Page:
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The Journal of Appellate Practice and Process

Articles 61 - 85 of 85

Full-Text Articles in Legal History

Tribute To The Honorable Rex E. Lee Solicitor General Of The United States 1981-85 Oct 2001

Tribute To The Honorable Rex E. Lee Solicitor General Of The United States 1981-85

The Journal of Appellate Practice and Process

A brief biography on the Solicitor General of the United States from 1981-85.


Tribute To The Honorable Rex E. Lee Solicitor General Of The United States 1981-85, Carter G. Phillips Oct 2001

Tribute To The Honorable Rex E. Lee Solicitor General Of The United States 1981-85, Carter G. Phillips

The Journal of Appellate Practice and Process

Appellate advocacy is rarely a solo practice. Trial lawyers' intimate knowledge of the record often makes them invaluable in preparing a case for appeal. Rex E. Lee's ability to work with other lawyers made him an exceptional appellate advocate. In addition, his appreciation for teamwork influenced how he ran the office of the Solicitor General. Lee required every legal assistant to advise lawyers about every edit or change to arguments and briefs that the assistants found necessary. Lee treated the offices under the Solicitor General as clients rather than subordinates.


Judging In The Days Of The Early Republic: A Critique Of Judge Richard Arnold's Use Of History In Anastasoff V. United States, R. Ben Brown Apr 2001

Judging In The Days Of The Early Republic: A Critique Of Judge Richard Arnold's Use Of History In Anastasoff V. United States, R. Ben Brown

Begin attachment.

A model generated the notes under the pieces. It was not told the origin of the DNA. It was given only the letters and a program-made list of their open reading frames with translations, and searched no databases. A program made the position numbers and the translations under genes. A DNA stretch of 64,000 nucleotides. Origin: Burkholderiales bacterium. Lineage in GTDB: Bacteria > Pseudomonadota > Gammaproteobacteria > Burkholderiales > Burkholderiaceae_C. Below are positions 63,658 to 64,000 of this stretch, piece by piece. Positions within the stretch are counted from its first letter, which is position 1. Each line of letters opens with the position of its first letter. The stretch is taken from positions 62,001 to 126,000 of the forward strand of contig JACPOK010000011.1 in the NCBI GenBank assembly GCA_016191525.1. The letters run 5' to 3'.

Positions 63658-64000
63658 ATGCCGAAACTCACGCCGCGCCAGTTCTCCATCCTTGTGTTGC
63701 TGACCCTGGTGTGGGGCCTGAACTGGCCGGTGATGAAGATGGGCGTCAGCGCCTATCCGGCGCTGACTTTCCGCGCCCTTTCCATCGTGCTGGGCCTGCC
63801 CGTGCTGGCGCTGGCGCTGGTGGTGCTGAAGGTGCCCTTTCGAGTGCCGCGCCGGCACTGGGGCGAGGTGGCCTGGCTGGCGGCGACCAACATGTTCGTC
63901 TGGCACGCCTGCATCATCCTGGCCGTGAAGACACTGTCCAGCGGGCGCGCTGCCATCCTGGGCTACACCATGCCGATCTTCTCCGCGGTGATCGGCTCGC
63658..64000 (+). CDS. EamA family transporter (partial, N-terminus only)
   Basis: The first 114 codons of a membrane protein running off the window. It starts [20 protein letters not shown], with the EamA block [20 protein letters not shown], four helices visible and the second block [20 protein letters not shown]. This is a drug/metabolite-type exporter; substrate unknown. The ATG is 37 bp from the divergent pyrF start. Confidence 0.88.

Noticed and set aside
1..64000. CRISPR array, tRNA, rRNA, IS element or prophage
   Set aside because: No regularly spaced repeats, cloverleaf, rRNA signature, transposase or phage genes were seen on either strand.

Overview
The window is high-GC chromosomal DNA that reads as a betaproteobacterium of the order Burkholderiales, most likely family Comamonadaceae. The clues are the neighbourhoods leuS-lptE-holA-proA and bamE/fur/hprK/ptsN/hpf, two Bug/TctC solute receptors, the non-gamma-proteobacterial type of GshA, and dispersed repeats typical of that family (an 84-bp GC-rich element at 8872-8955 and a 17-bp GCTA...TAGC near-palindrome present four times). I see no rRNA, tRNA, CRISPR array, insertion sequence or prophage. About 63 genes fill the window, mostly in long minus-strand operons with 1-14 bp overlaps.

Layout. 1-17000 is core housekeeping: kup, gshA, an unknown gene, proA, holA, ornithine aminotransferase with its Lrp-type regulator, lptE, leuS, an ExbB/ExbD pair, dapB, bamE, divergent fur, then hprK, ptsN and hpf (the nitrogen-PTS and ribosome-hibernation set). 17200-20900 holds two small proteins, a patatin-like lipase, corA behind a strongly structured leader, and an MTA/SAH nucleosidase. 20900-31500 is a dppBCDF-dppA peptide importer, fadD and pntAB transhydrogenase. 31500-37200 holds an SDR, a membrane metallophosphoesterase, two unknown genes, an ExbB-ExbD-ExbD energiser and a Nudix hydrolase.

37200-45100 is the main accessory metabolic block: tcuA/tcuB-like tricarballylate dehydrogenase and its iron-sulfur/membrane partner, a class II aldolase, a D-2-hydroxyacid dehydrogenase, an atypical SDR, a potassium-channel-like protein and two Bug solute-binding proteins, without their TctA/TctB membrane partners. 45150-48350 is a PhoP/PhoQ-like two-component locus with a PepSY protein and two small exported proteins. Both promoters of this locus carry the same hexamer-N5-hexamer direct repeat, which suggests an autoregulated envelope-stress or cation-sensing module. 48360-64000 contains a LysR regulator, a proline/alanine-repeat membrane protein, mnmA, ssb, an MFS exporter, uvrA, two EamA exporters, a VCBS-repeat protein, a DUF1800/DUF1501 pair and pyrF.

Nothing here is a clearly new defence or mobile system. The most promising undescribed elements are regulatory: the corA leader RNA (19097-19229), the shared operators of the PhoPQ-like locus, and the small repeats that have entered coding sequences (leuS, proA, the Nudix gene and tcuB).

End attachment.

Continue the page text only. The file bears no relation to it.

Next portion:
The Journal of Appellate Practice and Process

Judge Arnold writes in his opinion that courts have the power to interpret or find the law but not create it. He argues that this practice was well established during colonial times and that it was adopted at the nation’s creation. The source of law during the formation of the United States is not as clear as Judge Arnold claims. Courts applied their roles differently in each jurisdiction. The complex history of the appropriate role of the judiciary contradicts Judge Arnold’s claim.


Thawing Out The Cold Record: Some Thoughts On How Videotaped Records May Affect Traditional Standards Of Deference On Direct And Collateral Review, Robert C. Owen, Melissa Mather Jul 2000

Thawing Out The Cold Record: Some Thoughts On How Videotaped Records May Affect Traditional Standards Of Deference On Direct And Collateral Review, Robert C. Owen, Melissa Mather

The Journal of Appellate Practice and Process

Appellate courts are unable to “smell the smoke of battle” from a trial. For this reason, a trial court’s decision is owed deference when examining an appeal. Video technology makes this reason for deference less relevant.


Foreword, Coleen M. Barger Jul 2000

Foreword, Coleen M. Barger

The Journal of Appellate Practice and Process

An overview of this issue of The Journal.


Legal Research And The World Of Thinkable Thoughts, Robert C. Berring Jul 2000

Legal Research And The World Of Thinkable Thoughts, Robert C. Berring

The Journal of Appellate Practice and Process

It is difficult to properly describe technology’s impact on legal information. The impact created a generational gap between those who learned their research skills before the change and current students. The habits of the new generation of legal researchers point toward a change in the way that we can think about the law.


Use Of Electronic Appeal Transcripts In The Alberta Court Of Appeal, Roger Philip Kerans, Patrick Keys Jul 2000

Use Of Electronic Appeal Transcripts In The Alberta Court Of Appeal, Roger Philip Kerans, Patrick Keys

The Journal of Appellate Practice and Process

Printed trial transcripts can cost thousands of dollars to produce, use up space, and are only used for short time periods. The Alberta Court of Appeal remedied these issues by launching an electronic appeal book program.


The 1% Solution: American Judges Must Enter The Internet Age, Henry H. Perritt, Ronald W. Staudt Jul 2000

The 1% Solution: American Judges Must Enter The Internet Age, Henry H. Perritt, Ronald W. Staudt